Funds can raise stock allocations in several ways, including selling bonds to buy stocks, using the cash in their portfolios or putting fresh money toward equities, said Leo Acheson, director of multi-asset ratings at Morningstar.

From speaking with portfolio managers, Acheson said many have not been waiting for quarter-end to make adjustments and instead are revisiting their portfolios daily and adjusting the split between equities and bonds to maintain their desired risk exposure.

“As managers rebalance and reallocate toward equities to get back toward their strategic weights … that would be a support for equities,” he said.

U.S. stocks have bounced more than 17% from their lows this week following unprecedented stimulus measures from the Federal Reserve and U.S. Senate passage of a $2 trillion bill aimed at helping unemployed workers and industries hurt by the coronavirus pandemic. Few believe the volatility in markets has ended, as the outbreak’s trajectory remains uncertain and the economic fallout potentially massive.

Still, the Fed’s pledge to buy billions of dollars worth of bonds, including $75 billion in U.S. Treasury securities a day this week, may be a boon to those looking to rebalance.

“You are buying equities at significantly lower prices than they were and you are selling bonds that are being artificially bid up by the Federal Reserve,” said Michael O’Rourke, chief market strategist at JonesTrading in Stamford, Connecticut.

The flows generated by rebalancing appear to have a noticeable impact on asset prices, especially when bond performance trounces that of equities, as has occurred so far in March.

On average, the S&P 500 has climbed nearly 7% over the final five days of a month in which bonds outperformed stocks by at least 10% during the month’s first few weeks, according to Christopher Murphy, co-head of derivatives strategy at Susquehanna Financial Group, citing eight such previous occurrences in data back to 1990.

The iShares Core US Aggregate Bond ETF (AGG.P) has fallen just 1% so far in March, against an 11% slide in the S&P 500 .SPX, as of Thursday, though that performance gap narrowed this week.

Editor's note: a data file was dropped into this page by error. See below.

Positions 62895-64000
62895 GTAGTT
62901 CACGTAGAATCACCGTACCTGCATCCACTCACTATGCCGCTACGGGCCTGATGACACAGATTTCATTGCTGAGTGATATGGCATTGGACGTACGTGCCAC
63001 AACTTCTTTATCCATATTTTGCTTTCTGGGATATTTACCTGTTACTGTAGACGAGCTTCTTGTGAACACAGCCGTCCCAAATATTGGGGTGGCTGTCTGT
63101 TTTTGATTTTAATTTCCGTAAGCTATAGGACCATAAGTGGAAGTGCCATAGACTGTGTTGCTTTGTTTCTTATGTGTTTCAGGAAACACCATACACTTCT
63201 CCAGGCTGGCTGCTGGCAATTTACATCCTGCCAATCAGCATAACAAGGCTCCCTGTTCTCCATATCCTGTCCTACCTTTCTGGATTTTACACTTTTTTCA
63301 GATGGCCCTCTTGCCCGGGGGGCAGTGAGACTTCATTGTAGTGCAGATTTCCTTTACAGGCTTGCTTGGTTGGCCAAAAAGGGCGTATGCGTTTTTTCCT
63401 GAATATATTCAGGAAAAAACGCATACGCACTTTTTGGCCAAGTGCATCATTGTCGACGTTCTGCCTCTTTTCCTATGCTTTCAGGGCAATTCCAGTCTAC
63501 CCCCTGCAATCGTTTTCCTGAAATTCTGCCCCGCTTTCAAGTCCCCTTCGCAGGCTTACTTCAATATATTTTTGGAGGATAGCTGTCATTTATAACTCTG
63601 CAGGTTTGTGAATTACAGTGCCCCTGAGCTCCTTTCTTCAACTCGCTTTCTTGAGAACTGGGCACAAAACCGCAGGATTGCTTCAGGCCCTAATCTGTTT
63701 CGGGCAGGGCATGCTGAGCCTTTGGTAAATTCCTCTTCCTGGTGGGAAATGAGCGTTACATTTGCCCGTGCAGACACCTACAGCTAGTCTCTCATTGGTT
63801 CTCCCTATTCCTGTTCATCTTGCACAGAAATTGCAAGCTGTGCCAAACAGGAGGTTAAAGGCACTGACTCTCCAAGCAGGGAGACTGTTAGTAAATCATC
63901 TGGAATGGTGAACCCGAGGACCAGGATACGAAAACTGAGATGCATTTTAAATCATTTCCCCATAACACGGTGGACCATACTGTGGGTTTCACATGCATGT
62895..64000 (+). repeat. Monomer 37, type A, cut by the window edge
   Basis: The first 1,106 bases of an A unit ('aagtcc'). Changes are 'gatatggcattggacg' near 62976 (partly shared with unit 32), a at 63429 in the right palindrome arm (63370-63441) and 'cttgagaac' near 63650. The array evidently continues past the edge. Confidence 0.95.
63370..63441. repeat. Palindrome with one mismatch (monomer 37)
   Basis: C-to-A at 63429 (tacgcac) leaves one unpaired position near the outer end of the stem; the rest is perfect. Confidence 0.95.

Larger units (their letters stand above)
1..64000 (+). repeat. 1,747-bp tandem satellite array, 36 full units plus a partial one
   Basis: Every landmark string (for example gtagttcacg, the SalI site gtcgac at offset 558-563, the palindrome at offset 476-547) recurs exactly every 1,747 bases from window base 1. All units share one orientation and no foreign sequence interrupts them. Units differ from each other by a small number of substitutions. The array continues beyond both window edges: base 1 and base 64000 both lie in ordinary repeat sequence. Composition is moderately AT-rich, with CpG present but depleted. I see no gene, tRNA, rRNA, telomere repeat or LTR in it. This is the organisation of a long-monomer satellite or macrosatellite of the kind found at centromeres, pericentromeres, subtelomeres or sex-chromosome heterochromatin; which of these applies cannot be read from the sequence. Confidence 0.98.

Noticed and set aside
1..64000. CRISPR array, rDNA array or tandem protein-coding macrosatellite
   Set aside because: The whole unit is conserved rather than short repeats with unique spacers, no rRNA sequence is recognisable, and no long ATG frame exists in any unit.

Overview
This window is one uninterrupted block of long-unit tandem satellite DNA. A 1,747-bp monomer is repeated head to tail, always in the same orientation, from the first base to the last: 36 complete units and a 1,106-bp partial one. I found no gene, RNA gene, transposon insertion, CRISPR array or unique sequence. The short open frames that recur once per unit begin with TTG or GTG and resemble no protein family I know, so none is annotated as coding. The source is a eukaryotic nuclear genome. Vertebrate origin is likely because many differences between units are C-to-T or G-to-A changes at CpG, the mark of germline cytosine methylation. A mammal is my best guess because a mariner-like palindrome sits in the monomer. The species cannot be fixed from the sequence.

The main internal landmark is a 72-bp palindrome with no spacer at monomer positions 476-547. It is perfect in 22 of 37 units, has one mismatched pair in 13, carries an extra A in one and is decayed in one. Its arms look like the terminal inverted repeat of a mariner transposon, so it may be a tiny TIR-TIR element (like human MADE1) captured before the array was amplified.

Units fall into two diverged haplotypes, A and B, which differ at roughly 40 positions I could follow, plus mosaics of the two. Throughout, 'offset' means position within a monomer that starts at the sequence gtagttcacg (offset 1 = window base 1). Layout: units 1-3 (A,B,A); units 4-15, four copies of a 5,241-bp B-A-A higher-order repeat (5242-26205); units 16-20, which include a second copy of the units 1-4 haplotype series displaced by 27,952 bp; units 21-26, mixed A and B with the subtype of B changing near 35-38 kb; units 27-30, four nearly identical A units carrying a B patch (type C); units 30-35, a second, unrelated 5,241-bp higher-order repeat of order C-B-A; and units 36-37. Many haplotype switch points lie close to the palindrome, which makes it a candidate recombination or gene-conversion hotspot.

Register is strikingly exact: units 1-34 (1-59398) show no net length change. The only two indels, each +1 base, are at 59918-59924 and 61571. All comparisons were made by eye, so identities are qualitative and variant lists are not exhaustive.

Pensions, endowments and foundations – overseeing as much as $15 trillion in assets – are among those that often look to adjust their portfolios around quarter end, said Steve Foresti, chief investment officer at Wilshire Consulting.

“All else equal, these institutions are fairly significantly under their target weight to equities, meaning they need to purchase to get back to their target,” Foresti said. “There is no question there is some natural buying and selling around those rebalancing activities.”

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Britain's Tesco limits online shop to 80 items during coronavirus crisis

LONDON (Reuters) – Britain’s biggest supermarket group Tesco will limit the number of items customers can order in an online shop to 80 during the coronavirus emergency, it said on Friday.

It said a typical online order before recent weeks would contain fewer than 60 items but the average has notably increased due to the number of very large shops over 100 items.

Tesco said the threshold of 80 has been set so that it does not restrict customers doing a normal weekly shop.

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Wall Street ends recovery week on a sour note

(Reuters) – Wall Street fell on Friday, ending a massive three-day surge after doubts about the fate of the U.S. economy resurfaced and the number of coronavirus cases in the country climbed.

The Dow Jones Industrial Average .DJI fell 915.39 points, or 4.06%, to 21,636.78, the S&P 500 .SPX lost 88.6 points, or 3.37%, to 2,541.47 and the Nasdaq Composite .IXIC dropped 295.16 points, or 3.79%, to 7,502.38.

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Bank of America capital levels allow operational focus during crisis: CEO

(Reuters) – Bank of America Corp (BAC.N) is better positioned to focus on operations rather than financial risk during the coronavirus outbreak, thanks to regulatory safeguards put in place after the financial crisis in 2008, Chief Executive Brian Moynihan said on Friday.

“What’s different this time is clearly our capital liquidity,” Moynihan said in a CNBC interview. “Everything that changed has led the banking industry be in a great condition to service clients continuously for the last few weeks as this thing has hit.”

The second largest U.S. bank by assets has extended more than $50 billion in loans this so far month to commercial clients looking for cash to survive the coronavirus recession. The retail division has fielded more than 150,000 requests to defer payments on mortgages and auto loans. Many requests are managed digitally, he said.

The bank has also been hiring and reallocating employees to the consumer bank to help manage a surge in requests related to the pandemic, according to a memo seen by Reuters. So far this month the Charlotte-based bank has hired 2,000 people and shifted 3,000 internal employees to support its consumer bank.

Bank of America followed its peers like Morgan Stanley (MS.N), Citigroup Inc (C.N) and Wells Fargo & Co (WFC.N) in reassuring employees that they would not be immediately hit by layoffs as a result of the pandemic. In the memo sent to employees on Friday, the bank said it “will not do layoffs or job reductions in 2020 due to coronavirus impacts.”

“We don’t want our teammates to worry about their jobs during a time like this,” Moynihan said.

(Corrects second-last paragraph to reflect that Wells Fargo did not suspend layoffs through 2020)

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Coronavirus: Tesco steps up measures to avert virus stockpiling